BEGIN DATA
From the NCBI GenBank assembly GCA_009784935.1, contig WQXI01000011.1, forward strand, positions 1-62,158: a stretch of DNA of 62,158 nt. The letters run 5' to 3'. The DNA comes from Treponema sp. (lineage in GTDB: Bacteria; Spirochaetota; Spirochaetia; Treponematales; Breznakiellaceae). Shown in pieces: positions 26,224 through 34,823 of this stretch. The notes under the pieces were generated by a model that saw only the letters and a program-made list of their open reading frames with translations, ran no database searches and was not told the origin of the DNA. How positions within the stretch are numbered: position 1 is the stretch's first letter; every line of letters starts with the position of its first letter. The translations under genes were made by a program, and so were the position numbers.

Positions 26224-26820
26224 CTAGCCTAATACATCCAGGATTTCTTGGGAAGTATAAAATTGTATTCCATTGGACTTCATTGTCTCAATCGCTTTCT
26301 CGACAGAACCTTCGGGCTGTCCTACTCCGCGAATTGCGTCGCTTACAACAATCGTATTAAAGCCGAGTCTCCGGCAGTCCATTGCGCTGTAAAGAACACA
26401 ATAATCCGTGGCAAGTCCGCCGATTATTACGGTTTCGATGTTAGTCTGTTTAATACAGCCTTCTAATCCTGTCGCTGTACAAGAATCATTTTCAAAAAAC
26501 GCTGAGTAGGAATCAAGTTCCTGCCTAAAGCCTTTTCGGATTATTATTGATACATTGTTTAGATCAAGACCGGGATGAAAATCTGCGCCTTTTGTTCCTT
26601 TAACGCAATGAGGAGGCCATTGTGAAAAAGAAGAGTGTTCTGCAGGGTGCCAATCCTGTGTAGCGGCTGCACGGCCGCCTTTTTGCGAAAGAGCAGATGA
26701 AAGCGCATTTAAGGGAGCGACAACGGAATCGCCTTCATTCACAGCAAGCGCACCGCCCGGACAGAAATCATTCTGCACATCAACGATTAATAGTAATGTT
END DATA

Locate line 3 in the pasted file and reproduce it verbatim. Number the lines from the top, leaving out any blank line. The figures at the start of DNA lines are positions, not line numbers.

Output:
26224 CTAGCCTAATACATCCAGGATTTCTTGGGAAGTATAAAATTGTATTCCATTGGACTTCATTGTCTCAATCGCTTTCT